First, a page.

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Battlefleet Gothic: Armada 2

Game review by
David Chapman, Common Sense Media
Battlefleet Gothic: Armada 2 Game Poster Image
Deep, difficult space combat packed with content for fans.

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A lot or a little?

The parents' guide to what's in this game.

Positive Messages

While some factions pride themselves on things like honor and duty, truth is they're all finding reasons to conquer one another to expand reach and influence in deep space.

Positive Role Models & Representations

Some factions have characters that come close to "heroic," though they all have certain ulterior motives. Other factions, such as the Chaos, Necron, and Tyranid, are less subtle about their thirst for dominance.

Ease of Play

Game has high level of difficulty, takes a good amount of time to learn. At any moment, players need to be ready to adjust their strategies, movement, and fleet orders based on a number of variables they're required to track in real time. Even learning basics takes a lot of patience and practice, but ultimately helps create epic nature of the massive battles.

Violence

This is a game of epic scale space combat, so violence is perpetual. Battles are massive, with a lot of moving parts flying around, shooting each other. But since this is ship-to-ship combat, most of resulting carnage is limited to wreckage, debris, lots of explosions. Some violent imagery during cutscenes in game's Campaign mode, though, including bloody shots of decapitations and characters being impaled.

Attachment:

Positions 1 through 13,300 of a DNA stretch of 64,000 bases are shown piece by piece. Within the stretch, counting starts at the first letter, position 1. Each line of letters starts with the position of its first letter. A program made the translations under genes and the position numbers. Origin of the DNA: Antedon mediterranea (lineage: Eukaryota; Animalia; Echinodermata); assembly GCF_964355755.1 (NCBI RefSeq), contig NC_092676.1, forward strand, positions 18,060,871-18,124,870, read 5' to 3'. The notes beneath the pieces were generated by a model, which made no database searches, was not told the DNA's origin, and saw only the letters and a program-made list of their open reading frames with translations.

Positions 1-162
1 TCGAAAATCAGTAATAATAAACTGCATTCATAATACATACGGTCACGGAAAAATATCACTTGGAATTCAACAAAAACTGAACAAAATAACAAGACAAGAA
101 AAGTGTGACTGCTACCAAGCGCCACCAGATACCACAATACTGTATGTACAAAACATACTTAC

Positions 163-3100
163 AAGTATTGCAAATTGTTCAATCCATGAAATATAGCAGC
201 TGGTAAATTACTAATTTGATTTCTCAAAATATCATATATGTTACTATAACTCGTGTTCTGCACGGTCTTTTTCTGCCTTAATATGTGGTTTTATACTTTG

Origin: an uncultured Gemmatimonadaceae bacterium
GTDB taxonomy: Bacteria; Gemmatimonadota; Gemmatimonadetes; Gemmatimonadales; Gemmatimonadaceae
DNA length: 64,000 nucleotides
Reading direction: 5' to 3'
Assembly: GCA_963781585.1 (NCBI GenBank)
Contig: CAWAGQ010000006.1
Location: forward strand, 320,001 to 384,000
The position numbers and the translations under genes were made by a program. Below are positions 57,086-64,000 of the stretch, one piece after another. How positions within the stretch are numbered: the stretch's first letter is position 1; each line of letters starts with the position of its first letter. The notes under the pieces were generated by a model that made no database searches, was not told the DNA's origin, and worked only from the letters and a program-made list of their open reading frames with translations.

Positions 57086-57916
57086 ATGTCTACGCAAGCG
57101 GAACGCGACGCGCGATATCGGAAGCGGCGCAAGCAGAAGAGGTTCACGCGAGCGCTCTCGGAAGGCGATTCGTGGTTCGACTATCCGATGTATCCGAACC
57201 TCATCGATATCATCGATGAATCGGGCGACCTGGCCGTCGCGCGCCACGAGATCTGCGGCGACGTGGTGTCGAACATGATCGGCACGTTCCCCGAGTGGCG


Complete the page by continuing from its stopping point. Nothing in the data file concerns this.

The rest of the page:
Sex
Language

Some occasional harsh language and light profanity ("damn," "hell," etc.) in dialogue.

Consumerism

Part of Games Workshop's popular Warhammer 40,000 franchise, which features many different types of related merchandise, including tabletop games, miniatures, video games, books, and pen-and-paper role-playing games. The game is also a direct sequel to 2016's Battlefleet Gothic: Armada and supports future downloadable content.

Drinking, Drugs & Smoking

Some characters occasionally appear in the game smoking cigars.

What parents need to know

Parents need to know that Battlefleet Gothic: Armada 2 is a futuristic, sci-fi-based strategy game of large-scale space combat, available for download on Windows PCs. The game is set within Games Workshop's popular Warhammer 40,000 universe and is a direct sequel to 2016's Battlefleet Gothic: Armada. Most of the action takes place via ship-to-ship combat in deep space, with lots of explosions but no blood. But the game's Campaign mode does include some scenes of more explicit violence. Some light profanity occasionally appears in the game's dialogue, with "hell" and "damn" being used.

User Reviews

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What's it about?